Perhaps Gilmour’s most notable moment of the night came when Livingston asked about the city’s commitment to the homeless. Last year, when campers moved onto the Greenfield Common, Gilmour lamented that city officials moved them “without an exit plan” back into the woods. When a man and a woman were found dead in a tent earlier this year, Gilmour said she went into the woods and helped a number of homeless people move to campsites more suitable to the weather.

“This is an issue that we need to attack regionally. We cannot just solve homelessness in Greenfield,” Gilmour said. “It is the responsibility of the town to help those people whenever possible.”

On issues that had to do with economics, Wedegartner outlined a clear plan to bring new jobs and businesses into the region. The ideas she related included encouraging pop-up style stores and other creative businesses, inventorying vacant buildings to better understand which type of new businesses to entice and working with landlords to improve lease agreements.

“We have a real downtown. That’s something that many communities across America don’t have,” Wedegartner said. “Let’s invest and make it work. I look at the empty storefronts on Main Street as an opportunity to bring in something new, something fun.”

There were, throughout, several questions pertaining to historically controversial issues facing the city. When questioned about whether or not he supported building a new library, Allis said, “I remain open to a new library and I support the current library. What I need are facts and figures that make sense, so we know what it’s going to cost us.”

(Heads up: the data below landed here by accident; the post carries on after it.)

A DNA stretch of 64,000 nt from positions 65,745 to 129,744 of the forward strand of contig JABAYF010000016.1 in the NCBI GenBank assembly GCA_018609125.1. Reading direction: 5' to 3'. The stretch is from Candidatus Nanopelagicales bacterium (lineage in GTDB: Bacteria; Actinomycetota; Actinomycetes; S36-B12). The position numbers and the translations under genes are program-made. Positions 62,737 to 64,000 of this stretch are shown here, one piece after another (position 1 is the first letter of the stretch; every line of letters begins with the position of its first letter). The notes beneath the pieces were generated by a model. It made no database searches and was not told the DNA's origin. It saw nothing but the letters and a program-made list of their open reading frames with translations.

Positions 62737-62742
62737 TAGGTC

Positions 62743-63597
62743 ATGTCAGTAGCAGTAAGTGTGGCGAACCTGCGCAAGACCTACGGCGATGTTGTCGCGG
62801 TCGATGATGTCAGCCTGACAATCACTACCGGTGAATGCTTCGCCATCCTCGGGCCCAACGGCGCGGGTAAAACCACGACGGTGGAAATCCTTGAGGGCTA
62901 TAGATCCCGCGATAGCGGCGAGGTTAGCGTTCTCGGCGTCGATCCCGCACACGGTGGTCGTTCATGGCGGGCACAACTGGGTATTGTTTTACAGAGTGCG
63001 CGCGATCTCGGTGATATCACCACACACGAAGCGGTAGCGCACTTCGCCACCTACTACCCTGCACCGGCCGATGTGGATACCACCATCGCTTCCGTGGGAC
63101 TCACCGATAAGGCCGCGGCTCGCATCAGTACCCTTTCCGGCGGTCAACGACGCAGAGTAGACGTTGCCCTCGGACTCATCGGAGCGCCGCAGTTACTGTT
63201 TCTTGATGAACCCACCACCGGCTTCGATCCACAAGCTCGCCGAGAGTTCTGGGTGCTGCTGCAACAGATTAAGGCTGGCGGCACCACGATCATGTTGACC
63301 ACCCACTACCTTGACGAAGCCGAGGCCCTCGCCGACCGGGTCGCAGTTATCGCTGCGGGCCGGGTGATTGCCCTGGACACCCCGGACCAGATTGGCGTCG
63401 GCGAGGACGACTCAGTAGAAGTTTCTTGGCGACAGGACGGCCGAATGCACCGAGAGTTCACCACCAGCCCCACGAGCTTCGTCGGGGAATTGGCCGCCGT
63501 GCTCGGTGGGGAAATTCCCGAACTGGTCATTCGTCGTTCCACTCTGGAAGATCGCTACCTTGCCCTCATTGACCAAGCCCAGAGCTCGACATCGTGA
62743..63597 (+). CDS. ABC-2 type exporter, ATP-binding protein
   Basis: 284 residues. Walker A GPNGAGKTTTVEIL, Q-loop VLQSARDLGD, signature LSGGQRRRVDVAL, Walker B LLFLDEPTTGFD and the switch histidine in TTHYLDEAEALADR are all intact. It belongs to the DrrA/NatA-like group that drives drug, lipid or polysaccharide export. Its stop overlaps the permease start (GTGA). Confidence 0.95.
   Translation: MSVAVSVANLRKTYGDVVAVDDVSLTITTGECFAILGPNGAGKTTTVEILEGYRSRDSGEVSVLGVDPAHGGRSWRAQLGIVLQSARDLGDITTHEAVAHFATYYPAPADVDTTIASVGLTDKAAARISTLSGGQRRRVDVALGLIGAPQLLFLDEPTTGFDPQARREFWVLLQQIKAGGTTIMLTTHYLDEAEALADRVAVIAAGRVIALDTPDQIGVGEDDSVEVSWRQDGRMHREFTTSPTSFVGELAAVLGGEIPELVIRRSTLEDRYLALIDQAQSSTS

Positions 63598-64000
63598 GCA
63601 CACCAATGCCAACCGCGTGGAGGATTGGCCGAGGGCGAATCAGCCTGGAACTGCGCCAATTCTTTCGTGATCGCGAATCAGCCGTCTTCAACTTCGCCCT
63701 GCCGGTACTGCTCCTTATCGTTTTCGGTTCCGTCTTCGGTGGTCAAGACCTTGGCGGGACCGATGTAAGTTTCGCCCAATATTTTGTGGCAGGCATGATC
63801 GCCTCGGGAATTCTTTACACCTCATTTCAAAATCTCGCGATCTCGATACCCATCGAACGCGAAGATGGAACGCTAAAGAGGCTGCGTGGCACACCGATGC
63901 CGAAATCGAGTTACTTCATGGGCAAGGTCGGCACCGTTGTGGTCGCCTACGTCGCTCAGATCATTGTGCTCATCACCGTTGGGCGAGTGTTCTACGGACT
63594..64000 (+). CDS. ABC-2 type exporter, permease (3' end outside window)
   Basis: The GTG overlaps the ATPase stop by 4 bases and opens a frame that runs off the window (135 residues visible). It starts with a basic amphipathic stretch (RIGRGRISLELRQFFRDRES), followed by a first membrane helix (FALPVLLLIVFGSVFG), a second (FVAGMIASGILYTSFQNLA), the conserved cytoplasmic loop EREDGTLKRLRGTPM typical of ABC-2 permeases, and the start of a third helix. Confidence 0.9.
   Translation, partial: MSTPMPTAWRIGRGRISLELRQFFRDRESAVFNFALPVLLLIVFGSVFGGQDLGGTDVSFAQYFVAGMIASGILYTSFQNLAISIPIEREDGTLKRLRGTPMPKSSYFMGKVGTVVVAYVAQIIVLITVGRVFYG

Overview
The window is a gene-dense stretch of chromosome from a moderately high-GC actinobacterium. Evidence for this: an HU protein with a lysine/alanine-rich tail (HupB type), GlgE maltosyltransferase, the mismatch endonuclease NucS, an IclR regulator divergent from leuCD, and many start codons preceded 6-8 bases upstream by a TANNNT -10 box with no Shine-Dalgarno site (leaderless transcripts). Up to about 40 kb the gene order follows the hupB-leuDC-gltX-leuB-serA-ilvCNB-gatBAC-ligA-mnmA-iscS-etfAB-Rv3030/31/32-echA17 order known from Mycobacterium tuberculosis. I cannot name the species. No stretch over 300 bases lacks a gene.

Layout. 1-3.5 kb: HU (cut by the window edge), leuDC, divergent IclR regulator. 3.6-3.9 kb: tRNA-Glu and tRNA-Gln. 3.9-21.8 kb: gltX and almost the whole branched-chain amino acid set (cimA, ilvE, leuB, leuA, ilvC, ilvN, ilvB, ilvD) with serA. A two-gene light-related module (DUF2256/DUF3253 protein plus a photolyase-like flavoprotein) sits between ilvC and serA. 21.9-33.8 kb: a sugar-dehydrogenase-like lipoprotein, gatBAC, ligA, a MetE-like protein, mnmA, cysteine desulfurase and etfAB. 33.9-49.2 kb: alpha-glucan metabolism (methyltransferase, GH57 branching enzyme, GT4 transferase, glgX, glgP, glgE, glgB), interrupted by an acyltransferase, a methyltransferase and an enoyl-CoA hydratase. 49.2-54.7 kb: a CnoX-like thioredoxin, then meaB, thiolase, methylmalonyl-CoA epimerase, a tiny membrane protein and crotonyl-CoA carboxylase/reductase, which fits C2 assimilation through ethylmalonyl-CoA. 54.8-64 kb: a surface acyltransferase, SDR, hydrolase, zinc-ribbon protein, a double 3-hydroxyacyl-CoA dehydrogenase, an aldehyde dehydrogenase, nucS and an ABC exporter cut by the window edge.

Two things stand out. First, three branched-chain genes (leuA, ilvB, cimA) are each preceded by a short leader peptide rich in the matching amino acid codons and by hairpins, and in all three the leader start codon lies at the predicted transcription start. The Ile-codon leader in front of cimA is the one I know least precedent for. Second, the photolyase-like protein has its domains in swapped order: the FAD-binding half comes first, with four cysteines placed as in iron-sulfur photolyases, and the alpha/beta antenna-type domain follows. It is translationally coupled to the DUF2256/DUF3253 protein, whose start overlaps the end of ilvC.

Notably, for many of Allis’ answers, he spoke without referencing his notes. In response to the last question of the night, which had to do with scrutinization from the media and providing answers to questions asked by constituents, Allis voiced his support for transparency.

“The media should have every right to them, as the citizens should have every right to them,” he said.

Live streaming at Hawks & Reed

While the mayoral candidates answered questions at GCTV’s studio, a viewing party was held at The Perch in the Hawks & Reed Performing Arts Center.

The room was full, with some attendees standing to watch.

Attendees had various reactions during the viewing — there were moments of cheering, laughter and even hissing. Following the live stream, residents and attendees spoke about their impressions.

Sarah Brown-Anson of Greenfield said she live tweeted the event so people who couldn’t watch could see what the candidates said.

“I came into the forum without holding judgment on any of the candidates,” Brown-Anson said. “I’ve decided to support one candidate now.”

Travis Drury of Greenfield said he came into the forum knowing he wasn’t voting for one candidate.

“I knew I didn’t want to vote for Brickett Allis, so it was a choice between the other two,” Drury said. “I didn’t know much about Roxann, so this was an opportunity to find out. Coming out, I’m supporting her.”

Rachel Roberts, one of the organizers of the streaming party, said she wanted there to be a live community event.

“I love this because there are people from all parts of the community who are here making connections,” Roberts said. “It doesn’t matter how you vote, we’re still a community and these are our neighbors.”

The free viewing party was provided by Hawks & Reed, LibraryYES and John and Phelicia Howland.

The preliminary election will be on Sept. 10 and the general election will be on Nov. 5.